dictable) weather histories, led to collapse times of that varied between 250 and 500 years. These results have not been confirmed (or challenged) with more sophisticated models, and the random perturbations might have been unrealistically large, but the possibly chaotic nature of THC changes needs to be addressed.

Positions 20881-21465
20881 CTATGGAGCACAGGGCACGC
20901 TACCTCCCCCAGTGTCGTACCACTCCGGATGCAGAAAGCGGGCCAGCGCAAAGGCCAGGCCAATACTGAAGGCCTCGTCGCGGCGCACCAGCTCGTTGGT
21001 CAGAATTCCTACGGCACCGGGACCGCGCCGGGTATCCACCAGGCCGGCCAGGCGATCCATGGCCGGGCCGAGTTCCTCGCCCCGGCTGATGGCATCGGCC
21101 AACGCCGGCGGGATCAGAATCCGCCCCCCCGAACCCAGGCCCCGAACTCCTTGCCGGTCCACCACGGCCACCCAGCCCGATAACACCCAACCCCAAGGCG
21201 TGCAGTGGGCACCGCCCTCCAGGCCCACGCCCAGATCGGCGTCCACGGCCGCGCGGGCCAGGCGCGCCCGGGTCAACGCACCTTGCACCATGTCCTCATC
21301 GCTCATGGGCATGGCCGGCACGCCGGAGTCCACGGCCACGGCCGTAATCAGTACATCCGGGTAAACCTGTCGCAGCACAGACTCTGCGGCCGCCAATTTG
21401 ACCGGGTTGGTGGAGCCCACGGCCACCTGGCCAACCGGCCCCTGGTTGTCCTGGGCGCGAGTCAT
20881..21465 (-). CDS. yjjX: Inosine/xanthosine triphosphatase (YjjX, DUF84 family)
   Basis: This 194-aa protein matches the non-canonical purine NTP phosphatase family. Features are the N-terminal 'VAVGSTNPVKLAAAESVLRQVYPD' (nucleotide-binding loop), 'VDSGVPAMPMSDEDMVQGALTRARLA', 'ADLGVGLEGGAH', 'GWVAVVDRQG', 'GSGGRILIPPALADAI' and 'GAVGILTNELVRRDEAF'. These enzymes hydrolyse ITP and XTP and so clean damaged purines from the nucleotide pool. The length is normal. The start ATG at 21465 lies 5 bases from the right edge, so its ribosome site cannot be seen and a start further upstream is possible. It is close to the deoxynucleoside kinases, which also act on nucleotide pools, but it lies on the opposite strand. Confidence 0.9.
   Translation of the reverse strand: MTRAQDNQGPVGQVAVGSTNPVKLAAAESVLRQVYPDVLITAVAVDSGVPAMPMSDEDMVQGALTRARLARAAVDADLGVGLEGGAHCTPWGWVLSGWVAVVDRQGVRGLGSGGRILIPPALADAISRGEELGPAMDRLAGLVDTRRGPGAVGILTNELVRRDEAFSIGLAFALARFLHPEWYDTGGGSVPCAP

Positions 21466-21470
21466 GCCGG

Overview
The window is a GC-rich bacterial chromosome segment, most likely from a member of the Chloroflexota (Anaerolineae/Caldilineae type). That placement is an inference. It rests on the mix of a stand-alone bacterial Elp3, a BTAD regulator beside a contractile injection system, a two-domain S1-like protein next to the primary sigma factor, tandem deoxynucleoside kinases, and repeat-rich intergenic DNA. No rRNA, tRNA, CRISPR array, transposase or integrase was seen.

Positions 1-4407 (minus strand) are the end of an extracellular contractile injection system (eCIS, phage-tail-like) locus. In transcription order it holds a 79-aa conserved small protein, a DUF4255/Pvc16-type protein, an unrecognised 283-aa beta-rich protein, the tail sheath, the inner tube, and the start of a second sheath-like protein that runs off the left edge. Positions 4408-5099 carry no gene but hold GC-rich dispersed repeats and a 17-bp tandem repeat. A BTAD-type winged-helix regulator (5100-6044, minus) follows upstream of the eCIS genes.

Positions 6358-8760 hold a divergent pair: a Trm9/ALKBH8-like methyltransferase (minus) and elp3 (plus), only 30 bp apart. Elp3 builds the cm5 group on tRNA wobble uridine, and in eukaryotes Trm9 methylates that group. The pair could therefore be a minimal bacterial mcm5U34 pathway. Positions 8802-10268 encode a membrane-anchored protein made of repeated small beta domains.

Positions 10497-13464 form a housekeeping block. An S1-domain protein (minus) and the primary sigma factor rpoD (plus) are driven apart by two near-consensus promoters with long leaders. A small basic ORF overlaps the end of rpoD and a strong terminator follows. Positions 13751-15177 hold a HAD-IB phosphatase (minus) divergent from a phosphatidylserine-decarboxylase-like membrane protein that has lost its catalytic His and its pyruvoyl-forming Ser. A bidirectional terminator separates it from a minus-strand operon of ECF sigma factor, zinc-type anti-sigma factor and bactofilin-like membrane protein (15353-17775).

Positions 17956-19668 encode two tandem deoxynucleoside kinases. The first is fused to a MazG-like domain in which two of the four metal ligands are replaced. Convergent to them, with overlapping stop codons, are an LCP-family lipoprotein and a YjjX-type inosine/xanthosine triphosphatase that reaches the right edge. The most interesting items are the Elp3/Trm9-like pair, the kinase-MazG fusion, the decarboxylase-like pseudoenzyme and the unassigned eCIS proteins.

Considering the known limitations of climate models, it is not currently possible to ascribe probabilities to future abrupt climate changes. Given the possible large impacts, simulation of abrupt climate change caused by a collapse in the THC constitutes a “Grand Challenge” problem in computational earth science. A dedicated supercomputer could be used to test whether the THC shows the possibility of threshold behavior, abrupt change, and hysteresis in a climate model that in its ocean components resolves the most important features of the ocean circulation. The conceptual models discussed here demonstrate that the outcome is open: on the one hand, high-resolution models are expected to have stronger gyre transport of heat and salinity, which appears to work in favor of the diffusive paradigm; on the other hand, a high-resolution model would be expected to exhibit a greater degree of internal variability, increasing the chance of self-induced threshold-crossing—if indeed a threshold exists. The need for substantially increased computational resources is clear.